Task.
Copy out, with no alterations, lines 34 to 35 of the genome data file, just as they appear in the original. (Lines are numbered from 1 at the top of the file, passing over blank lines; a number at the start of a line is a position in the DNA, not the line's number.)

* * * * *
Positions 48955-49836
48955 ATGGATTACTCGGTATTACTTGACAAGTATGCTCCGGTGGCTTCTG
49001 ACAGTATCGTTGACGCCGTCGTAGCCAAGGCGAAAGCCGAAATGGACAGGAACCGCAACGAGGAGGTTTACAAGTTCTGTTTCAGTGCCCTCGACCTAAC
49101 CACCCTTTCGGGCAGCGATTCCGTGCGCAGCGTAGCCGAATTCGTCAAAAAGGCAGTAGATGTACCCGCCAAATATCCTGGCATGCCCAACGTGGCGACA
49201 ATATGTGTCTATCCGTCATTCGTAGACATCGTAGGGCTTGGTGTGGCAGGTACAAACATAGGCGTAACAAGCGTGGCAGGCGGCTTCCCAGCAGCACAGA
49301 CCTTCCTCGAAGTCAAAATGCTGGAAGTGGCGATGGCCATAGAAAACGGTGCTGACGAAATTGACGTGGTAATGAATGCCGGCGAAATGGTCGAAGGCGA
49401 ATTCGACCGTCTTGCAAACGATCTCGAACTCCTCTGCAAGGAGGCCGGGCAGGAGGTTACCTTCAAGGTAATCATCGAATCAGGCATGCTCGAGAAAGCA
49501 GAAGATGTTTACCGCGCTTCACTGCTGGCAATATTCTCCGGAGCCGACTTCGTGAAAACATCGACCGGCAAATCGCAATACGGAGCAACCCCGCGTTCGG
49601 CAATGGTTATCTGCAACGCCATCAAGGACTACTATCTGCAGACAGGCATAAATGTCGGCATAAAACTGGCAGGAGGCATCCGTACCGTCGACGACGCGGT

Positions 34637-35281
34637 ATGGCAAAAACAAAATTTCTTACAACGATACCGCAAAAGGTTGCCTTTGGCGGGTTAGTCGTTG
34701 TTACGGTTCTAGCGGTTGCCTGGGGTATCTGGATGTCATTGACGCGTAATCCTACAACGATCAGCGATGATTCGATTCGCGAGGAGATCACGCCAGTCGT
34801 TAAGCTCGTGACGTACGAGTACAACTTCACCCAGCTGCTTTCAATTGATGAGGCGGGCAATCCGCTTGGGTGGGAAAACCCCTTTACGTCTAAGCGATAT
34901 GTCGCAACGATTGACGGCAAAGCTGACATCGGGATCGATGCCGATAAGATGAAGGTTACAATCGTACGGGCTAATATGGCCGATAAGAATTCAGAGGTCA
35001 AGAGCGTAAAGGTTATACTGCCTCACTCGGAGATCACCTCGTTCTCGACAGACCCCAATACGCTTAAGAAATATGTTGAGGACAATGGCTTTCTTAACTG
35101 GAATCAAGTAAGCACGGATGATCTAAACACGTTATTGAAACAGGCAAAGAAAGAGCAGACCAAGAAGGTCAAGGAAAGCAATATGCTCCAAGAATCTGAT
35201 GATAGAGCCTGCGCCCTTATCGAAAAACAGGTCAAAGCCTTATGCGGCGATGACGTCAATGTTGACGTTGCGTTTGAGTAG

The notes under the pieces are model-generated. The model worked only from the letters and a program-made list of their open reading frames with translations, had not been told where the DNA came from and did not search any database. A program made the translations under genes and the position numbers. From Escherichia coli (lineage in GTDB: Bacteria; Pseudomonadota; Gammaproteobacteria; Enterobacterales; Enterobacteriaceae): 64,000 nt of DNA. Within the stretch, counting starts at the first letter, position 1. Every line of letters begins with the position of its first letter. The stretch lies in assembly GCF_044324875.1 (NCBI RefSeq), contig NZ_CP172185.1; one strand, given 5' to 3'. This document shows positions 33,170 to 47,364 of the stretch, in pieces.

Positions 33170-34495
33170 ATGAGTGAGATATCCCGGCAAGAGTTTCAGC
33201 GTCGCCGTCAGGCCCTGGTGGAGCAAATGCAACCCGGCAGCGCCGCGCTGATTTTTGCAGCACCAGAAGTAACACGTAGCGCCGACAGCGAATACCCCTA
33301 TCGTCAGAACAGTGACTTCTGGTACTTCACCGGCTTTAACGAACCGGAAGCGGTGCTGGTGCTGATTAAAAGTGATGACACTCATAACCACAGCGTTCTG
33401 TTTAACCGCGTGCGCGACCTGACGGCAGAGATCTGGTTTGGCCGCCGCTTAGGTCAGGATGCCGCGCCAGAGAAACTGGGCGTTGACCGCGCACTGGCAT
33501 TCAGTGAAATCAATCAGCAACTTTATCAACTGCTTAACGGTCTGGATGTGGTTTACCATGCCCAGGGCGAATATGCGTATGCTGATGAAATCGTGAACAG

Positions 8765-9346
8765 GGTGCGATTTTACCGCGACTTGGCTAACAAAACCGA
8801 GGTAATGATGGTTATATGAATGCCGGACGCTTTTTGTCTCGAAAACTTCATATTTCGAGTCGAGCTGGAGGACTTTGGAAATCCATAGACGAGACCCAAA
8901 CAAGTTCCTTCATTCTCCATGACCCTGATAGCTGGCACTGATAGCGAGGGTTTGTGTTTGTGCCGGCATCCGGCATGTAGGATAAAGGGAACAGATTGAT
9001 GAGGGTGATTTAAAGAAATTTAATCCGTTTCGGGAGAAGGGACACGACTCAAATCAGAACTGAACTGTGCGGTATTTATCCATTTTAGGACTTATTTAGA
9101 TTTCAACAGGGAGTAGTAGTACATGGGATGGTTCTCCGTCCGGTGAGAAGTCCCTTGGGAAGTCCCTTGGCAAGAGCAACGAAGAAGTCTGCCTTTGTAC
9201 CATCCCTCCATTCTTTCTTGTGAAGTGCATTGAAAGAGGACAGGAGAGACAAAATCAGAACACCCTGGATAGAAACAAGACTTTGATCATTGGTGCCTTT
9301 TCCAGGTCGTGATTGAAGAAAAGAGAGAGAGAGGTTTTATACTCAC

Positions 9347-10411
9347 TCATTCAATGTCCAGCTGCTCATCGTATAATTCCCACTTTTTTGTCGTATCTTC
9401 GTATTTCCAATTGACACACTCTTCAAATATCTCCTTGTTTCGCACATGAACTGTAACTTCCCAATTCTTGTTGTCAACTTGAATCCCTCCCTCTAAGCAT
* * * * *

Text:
9347 TCATTCAATGTCCAGCTGCTCATCGTATAATTCCCACTTTTTTGTCGTATCTTC
9401 GTATTTCCAATTGACACACTCTTCAAATATCTCCTTGTTTCGCACATGAACTGTAACTTCCCAATTCTTGTTGTCAACTTGAATCCCTCCCTCTAAGCAT